Maybe I had bumped my head.
There was even a conspiracy that I had succumbed to a political payoff.
Whatever the reason, my followers on Twitter could not believe what I tweeted on Friday. That’s because this avowed progressive and Charlie Crist acolyte dared to write something positive about Republican Gov. Rick Scott.
Friday brought news that Florida’s unemployment rate dropped to 7.5 percent in March, the lowest it has been since the fall of 2008, as the state and national recovery from the recession continued, according to The News Service of Florida.
The unemployment picture is dramatically different from just over two years ago when, right after Scott was elected, the jobless rate in the state spiked to 12 percent late in 2010.
In 140 characters, I noted that Florida had the largest job gains in the nation. One hundred and forty more characters were dedicated to the fact that March marked 32 straight months of positive annual job growth.
You would have thought I had agreed to be Jennifer Carroll’s replacement as Scott’s lieutenant governor.
And therein lies much of what is wrong with our current political discourse -- that a critic cannot point out, not where the strong man stumbled, but where he succeeded.
I almost feel sorry for Rick Scott at this point in his career, although David Mamet once wrote that you should never feel sorry for a man who owns his own airplane. For the better part of a year, perhaps longer, Scott has done almost everything his critics have asked him to do, yet he is as popular as sunburn.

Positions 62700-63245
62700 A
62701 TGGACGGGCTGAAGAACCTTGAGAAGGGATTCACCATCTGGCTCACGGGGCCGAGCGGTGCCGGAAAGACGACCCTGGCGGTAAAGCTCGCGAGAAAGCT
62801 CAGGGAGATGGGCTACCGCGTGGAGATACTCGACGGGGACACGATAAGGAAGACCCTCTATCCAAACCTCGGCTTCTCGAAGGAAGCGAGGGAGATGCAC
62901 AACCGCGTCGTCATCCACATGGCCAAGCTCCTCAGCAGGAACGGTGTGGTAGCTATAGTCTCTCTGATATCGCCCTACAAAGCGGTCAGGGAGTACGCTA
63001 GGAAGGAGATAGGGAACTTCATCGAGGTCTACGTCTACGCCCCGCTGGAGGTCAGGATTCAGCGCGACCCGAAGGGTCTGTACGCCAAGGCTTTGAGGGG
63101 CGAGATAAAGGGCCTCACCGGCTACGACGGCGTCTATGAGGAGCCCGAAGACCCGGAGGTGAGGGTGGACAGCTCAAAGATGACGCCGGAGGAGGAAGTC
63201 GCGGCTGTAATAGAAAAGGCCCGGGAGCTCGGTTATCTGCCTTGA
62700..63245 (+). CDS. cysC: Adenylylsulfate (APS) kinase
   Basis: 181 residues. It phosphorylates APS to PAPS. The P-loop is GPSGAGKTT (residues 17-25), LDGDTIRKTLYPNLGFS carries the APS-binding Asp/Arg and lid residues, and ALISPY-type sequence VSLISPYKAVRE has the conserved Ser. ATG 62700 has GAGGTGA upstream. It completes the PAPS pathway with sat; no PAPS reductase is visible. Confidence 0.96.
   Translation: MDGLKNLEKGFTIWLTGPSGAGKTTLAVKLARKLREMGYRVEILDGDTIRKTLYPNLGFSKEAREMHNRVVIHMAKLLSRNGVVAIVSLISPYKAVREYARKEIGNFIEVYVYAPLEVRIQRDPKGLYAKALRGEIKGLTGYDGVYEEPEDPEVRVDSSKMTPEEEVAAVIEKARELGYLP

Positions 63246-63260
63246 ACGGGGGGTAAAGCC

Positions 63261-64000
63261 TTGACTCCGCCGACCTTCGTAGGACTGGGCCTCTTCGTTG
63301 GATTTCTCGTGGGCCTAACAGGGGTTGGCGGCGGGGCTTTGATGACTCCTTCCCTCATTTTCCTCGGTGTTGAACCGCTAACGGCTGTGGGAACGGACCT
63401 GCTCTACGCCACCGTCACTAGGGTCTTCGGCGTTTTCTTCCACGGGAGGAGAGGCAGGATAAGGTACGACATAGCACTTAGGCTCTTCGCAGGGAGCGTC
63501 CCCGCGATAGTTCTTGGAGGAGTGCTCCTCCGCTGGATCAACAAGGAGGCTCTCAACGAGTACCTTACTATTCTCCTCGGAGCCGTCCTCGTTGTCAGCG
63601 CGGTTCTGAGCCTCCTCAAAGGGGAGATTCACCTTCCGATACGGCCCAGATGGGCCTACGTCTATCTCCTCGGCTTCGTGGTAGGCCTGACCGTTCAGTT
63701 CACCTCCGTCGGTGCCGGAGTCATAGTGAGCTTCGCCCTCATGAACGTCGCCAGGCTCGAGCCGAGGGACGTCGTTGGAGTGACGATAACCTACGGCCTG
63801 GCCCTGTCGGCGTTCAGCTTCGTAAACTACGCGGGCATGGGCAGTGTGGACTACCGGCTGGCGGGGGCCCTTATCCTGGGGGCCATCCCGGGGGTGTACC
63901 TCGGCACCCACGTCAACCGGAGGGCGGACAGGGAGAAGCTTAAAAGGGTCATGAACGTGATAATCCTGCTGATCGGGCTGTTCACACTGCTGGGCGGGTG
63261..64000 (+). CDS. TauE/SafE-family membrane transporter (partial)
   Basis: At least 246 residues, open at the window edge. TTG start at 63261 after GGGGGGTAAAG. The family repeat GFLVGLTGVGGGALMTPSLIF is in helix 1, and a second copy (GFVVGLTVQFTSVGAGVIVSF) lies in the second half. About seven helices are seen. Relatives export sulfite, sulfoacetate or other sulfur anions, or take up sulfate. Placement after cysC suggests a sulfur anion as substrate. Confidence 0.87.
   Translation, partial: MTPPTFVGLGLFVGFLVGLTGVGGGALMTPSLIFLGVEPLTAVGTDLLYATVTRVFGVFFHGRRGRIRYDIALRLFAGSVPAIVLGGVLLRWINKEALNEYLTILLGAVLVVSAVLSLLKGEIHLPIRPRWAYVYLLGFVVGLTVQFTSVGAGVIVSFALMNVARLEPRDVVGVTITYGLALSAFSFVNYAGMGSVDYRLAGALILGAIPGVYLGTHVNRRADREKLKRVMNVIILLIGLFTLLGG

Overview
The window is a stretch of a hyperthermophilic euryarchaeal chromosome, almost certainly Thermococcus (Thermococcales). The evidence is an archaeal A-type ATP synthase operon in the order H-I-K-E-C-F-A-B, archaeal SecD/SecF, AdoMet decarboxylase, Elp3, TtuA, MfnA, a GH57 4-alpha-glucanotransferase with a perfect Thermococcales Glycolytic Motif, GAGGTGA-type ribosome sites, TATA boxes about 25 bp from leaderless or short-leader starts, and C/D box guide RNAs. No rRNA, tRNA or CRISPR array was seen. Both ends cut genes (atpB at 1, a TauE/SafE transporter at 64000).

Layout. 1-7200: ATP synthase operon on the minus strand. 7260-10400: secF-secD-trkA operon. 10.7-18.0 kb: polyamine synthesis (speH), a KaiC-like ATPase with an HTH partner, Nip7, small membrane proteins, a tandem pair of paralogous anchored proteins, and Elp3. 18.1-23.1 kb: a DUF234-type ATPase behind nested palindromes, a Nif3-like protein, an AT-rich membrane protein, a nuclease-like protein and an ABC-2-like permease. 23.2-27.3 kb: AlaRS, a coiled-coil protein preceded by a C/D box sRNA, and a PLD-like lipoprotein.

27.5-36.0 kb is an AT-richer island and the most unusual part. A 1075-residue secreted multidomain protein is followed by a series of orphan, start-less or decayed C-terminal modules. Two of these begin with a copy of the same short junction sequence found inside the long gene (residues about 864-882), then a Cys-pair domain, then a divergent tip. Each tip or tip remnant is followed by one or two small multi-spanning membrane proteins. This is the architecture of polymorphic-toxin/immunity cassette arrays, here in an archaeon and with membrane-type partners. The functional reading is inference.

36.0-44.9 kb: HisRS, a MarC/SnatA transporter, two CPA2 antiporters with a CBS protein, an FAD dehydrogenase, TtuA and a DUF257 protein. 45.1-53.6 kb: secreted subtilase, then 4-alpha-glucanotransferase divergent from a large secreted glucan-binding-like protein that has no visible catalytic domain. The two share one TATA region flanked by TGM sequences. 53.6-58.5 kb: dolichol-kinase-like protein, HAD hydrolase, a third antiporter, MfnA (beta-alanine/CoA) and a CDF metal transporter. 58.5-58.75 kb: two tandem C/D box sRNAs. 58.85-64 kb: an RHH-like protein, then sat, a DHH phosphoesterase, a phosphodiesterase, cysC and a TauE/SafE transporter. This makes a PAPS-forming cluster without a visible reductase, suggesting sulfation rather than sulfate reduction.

Told he wasn’t doing enough for education, the governor restored much of the funding he and Republican lawmakers foolishly cut. Then he doubled-down with an across-the-board pay increase proposal for every teacher.
Urged to accept the benefits of Obamacare, Scott asked the Legislature to accept federal dollars to expand Medicaid.
Even on the “little things,” Scott is more and more doing what’s right, at least what is considered right by the newspaper editorial boards who never hesitate to criticize the governor. For example, House and Senate budget negotiators have agreed to spend $36.3 million next year to provide services to hundreds of people with developmental disabilities who have been stuck on a waiting list. This was a proposal first backed by Gov. Scott.
The trouble for Scott is two-fold: One, he was never forgiven for the scorched-earth campaign he ran in 2010 to win the governor’s mansion. As if that first impression wasn’t bad enough, Scott’s first year in office was politically disastrous.
Just consider this: Scott at his most popular has never been as high in his approval ratings as the low-water mark for Ohio Gov. John Kasich -- a fellow big-state, strict conservative also elected in 2010.
I can’t believe I am about to write this, but I don’t know if Floridians are being fair to Rick Scott.
Don’t get me wrong -- or at least don’t accuse me of being secretly paid by Scott’s “Let’s Get to Work” political committee. I won’t be voting for Scott in 2014 unless Donald Trump relocates to Mar-a-Lago and throws his hat in the ring.
But Scott deserves some credit for what is happening in Florida.
Florida’s unemployment rate in March was lower than the U.S. unemployment rate of 7.6 percent, a key benchmark that shows Florida’s recovery may finally be speeding up after months of lagging behind the nation as a whole.
That may not be enough to see him re-elected, but it’s enough for me to agree with his campaign bumper sticker: “It’s working.”